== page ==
Bootstrap Leadership: 50 Ways to Break out, Take Charge, and Move up

Human Resource Management International Digest

ISSN: 0967-0734

Article publication date: 18 October 2011



Arneson, S. (2011), "Bootstrap Leadership: 50 Ways to Break out, Take Charge, and Move up", Human Resource Management International Digest, Vol. 19 No. 7.



Emerald Group Publishing Limited

Copyright © 2011, Emerald Group Publishing Limited

Bootstrap Leadership: 50 Ways to Break out, Take Charge, and Move up

Article Type: Suggested readings From: Human Resource Management International Digest, Volume 19, Issue 7

Steve Arneson, Berrett-Koehler Publishers, 2010, ISBN: 9781605093451

In Bootstrap Leadership, Steve Arneson presents a practical guide to leadership self-development. The book is replete with ideas and exercises, which are designed to enhance current leadership skills or build new ones. His inspirational book includes weekly ideas (50 in total) to encourage the reader to experiment with new techniques in order to become a more effective leader. Noteworthy is the fact that Bootstrap Leadership encourages readers to develop their own personalized learning plan and take ownership of their own leadership development.

The introductory chapter offers a self-assessment questionnaire designed to identify specific development areas. The assessment contains questions that focus on how the reader is exemplifying leadership skills, areas for skill development and broadening one’s perspective, expanding one’s comfort zone and externalizing leadership.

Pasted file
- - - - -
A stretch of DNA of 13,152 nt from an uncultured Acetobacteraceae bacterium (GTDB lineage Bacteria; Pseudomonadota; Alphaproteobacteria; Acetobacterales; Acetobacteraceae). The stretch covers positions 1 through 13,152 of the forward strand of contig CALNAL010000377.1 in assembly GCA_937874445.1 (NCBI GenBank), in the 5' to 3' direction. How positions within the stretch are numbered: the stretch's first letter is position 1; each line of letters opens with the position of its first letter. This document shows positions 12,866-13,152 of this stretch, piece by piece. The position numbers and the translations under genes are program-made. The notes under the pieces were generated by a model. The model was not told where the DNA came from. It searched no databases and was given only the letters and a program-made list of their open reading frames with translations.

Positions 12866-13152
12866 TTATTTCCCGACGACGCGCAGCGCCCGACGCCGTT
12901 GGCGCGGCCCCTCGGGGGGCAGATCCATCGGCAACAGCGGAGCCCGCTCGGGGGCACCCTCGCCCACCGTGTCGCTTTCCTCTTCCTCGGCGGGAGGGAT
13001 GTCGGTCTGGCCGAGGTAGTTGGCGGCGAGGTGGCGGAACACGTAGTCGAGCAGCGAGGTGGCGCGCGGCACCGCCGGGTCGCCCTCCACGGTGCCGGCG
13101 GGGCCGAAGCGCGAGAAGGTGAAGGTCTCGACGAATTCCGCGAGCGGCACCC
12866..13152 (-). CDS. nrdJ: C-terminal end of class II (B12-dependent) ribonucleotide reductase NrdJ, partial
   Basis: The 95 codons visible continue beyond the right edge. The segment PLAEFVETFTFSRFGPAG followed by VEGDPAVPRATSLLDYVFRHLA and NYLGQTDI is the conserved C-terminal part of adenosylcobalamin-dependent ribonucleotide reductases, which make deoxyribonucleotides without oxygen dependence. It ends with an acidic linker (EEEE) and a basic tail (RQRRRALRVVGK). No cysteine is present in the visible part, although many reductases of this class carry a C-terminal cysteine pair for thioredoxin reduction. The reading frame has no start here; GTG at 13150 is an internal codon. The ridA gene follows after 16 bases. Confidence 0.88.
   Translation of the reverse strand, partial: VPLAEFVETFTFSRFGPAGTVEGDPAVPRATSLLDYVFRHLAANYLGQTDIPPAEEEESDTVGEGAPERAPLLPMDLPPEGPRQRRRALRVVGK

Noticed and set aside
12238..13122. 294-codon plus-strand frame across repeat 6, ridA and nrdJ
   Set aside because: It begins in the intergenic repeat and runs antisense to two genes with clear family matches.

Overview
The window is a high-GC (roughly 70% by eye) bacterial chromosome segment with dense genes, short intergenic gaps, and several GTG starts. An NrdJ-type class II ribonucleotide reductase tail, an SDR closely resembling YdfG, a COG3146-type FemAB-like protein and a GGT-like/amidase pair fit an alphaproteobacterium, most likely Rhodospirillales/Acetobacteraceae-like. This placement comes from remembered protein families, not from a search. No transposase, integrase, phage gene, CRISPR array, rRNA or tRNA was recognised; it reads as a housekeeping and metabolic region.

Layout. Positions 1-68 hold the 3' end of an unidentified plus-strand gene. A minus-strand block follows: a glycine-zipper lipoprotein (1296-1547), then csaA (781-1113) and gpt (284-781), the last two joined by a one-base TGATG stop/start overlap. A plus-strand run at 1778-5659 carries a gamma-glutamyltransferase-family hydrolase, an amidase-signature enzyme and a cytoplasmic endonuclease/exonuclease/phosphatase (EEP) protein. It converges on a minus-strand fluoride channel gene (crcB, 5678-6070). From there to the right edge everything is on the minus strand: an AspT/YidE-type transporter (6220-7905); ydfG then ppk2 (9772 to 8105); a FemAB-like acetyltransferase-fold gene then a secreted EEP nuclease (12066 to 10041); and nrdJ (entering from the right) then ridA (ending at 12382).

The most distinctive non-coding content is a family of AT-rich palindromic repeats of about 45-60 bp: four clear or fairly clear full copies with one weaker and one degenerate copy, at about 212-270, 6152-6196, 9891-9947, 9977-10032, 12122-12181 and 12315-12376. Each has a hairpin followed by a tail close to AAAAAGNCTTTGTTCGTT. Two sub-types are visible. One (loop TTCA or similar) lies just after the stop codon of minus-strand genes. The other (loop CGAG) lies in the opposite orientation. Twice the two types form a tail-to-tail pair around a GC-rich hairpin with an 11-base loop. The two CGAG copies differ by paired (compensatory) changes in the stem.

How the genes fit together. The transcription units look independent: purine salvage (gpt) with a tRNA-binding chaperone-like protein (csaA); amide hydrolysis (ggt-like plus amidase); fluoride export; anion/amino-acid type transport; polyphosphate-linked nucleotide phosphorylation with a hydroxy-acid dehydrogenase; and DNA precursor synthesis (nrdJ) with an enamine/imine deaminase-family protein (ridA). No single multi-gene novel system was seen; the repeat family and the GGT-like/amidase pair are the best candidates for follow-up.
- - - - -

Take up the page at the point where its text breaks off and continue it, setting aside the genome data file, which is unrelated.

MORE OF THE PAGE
In Part 1, readers are encouraged to document their own leadership by mapping critical experiences and lessons from their past experiences. By completing a leadership “journey”, as the author entitles it, the reader can identify needed skills for future growth.

Readers are encouraged to focus on evaluating their working relationships, and there is an exercise to assess the quality of one’s work relationships. The importance of initiating 360-degree feedback to serve as a baseline of one’s leadership style is underscored.

The author asks the reader to identify someone who can monitor progress on the identified development areas and provide genuine feedback. In addition, the reader is encouraged to identify mentors who serve to guide in the acquisition or development of new skills. The author makes a clear distinction between mentoring and coaching, in that a mentor, unlike a coach, gives specific recommendations.

Readers are asked to imagine they are chief executive officers and to select four or five members to serve on their personal board of directors. These members will help in planning, executing and assessing readers’ leadership development.

Identifying and leveraging areas of strength are examined. The reader is guided to go back to former colleagues and direct reports and solicit their input. This exercise is intended to help to create a balanced view of one’s own leadership style and identify which areas have matured over time.

The focus then shifts to an internal, rather than external, assessment. Readers are asked to make a list of all their “hardest-held positions” and explore alternative perspectives.

Readers are then encouraged to develop the vision, mission and strategy for their current work group and involve both the team in this exercise, along with senior leaders for their assistance.